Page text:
Cross-Pollan-ating Food Thoughts

Michael Pollan may not have the same rock-star celebrity appeal, but unlike Anthony Bourdain, he did have notes. Lots of them. Most known for his recent books The Omnivore’s Dilemma and In Defense of Food: An Eater’s Manifesto, Pollan put together a patchwork of thoughts about food, farming, and well-being, throwing out some of his greatest-hits lines from “corn has domesticated us” to “your health is tied to the health of the land” while speaking in front of a full house at Benaroya on Monday.

He made us feel good about being in Seattle, calling the area a laboratory of the new food economy. Further, he chuckled at the irony that the Pacific Northwest is a leader, given that we have so little sunlight, thereby producing “food without photosynthesis.” This played well to the partisan crowd, but we’d like to see how his overall message would play in Pleasantville, Iowa.

We liked Pollan’s critique of nutritionism, especially his insight that the food industry loves it as justification to sell more by constantly re-engineering manufactured products (or “edible food-like substances”) that are often illness-specific. Food, and its components, can be cast as good or evil; manufacturers then capitalize on crazes like oat bran and omega-3. And while the U.S. obsesses more about diet than any other country, we have more diet-related problems, including obesity.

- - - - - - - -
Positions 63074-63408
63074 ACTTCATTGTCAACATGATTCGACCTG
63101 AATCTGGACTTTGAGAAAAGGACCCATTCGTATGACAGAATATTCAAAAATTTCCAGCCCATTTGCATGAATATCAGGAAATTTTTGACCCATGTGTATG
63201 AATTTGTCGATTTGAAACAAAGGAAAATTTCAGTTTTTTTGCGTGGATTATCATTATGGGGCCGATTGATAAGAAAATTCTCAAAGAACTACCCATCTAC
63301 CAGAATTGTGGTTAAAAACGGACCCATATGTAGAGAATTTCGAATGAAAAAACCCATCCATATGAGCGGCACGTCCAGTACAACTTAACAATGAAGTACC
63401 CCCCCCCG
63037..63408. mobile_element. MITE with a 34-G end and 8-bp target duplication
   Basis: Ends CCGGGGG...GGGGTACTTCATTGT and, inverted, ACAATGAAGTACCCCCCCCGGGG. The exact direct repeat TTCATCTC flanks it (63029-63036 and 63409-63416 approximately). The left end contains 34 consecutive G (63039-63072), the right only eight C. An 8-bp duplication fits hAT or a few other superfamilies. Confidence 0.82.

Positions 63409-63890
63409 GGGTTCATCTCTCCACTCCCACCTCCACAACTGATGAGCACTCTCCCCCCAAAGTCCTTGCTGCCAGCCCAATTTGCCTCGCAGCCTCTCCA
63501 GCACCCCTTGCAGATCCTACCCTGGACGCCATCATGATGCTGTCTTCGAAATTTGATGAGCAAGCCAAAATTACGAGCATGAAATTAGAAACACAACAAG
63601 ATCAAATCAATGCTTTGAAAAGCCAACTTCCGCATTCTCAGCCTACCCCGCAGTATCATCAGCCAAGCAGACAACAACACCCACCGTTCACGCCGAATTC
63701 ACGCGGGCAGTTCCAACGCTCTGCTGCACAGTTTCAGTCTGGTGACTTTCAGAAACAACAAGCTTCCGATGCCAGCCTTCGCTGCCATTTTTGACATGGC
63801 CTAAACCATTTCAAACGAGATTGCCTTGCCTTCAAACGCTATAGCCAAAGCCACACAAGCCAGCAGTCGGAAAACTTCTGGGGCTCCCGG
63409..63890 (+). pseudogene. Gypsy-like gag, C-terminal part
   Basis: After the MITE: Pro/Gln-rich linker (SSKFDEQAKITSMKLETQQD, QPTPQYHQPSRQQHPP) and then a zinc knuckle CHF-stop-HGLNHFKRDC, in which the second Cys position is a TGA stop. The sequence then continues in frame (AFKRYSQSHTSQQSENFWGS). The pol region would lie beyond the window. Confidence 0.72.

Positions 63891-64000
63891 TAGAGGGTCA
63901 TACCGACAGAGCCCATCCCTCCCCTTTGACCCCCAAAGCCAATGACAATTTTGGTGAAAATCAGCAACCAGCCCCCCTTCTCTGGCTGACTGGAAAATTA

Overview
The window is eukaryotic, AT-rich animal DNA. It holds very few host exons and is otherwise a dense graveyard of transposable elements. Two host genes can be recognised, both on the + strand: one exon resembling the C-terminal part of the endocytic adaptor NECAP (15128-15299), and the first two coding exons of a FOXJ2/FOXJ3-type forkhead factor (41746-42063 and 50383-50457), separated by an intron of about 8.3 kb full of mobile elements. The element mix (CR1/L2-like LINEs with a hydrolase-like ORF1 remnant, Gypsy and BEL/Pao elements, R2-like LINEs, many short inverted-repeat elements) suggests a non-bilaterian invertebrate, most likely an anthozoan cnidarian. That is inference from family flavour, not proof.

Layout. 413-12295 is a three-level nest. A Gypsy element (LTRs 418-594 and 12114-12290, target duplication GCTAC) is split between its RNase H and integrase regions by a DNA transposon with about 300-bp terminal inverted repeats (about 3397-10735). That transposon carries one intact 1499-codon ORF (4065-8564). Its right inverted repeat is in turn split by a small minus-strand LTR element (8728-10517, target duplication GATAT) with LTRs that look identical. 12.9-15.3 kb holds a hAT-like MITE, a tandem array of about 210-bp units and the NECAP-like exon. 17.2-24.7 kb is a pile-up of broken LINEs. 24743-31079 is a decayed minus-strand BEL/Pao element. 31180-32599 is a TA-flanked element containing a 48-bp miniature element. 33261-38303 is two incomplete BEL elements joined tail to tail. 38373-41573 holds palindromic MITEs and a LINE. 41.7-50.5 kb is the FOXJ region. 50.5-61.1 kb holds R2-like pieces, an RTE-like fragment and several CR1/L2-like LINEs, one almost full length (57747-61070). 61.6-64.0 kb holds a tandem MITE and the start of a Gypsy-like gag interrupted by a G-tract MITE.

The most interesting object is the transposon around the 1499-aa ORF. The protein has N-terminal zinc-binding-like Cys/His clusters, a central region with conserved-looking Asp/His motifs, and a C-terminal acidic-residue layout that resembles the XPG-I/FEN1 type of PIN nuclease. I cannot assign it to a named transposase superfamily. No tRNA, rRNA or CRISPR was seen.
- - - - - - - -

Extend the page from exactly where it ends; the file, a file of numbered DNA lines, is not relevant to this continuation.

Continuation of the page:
We appreciated Pollan’s warning that there is no ideal human diet, and that we instead need to “go backward” to the lifestyle of our ancestors. Food should be seen as pleasure, he said, adding that his current book boils down to seven words: “eat food, not too much, mostly plants.” Things to avoid include anything your great-grandmother won’t recognize, products with more than five ingredients (especially ones can’t pronounce or recognize), items containing high fructose corn syrup (a marker of high processing), and foods that don’t rot (with exception, like honey). In other words, it’s best to stay on the perimeter of the supermarket – if you need the market at all.

Asked about the challenge that eating healthy food in America is expensive, Pollan acknowledged that it was a sad fact, and appealed for policy changes. But in daily practice, he advocated learning how to cook, shopping at farmers markets, and eating off smaller plates – with no seconds or snacks. And while raising concern that we’ve projected our hopes for change on Obama, Pollan stressed that tackling health care and climate change will depend upon also changing our food systems and customs. He urged that everyone exert pressure both locally and nationally, noting that Obama is a community organizer who wants proof that there’s a real movement in the country.

This, like everything else, the audience ate up.

Cross-posted at Seattlest, where “we” = me.



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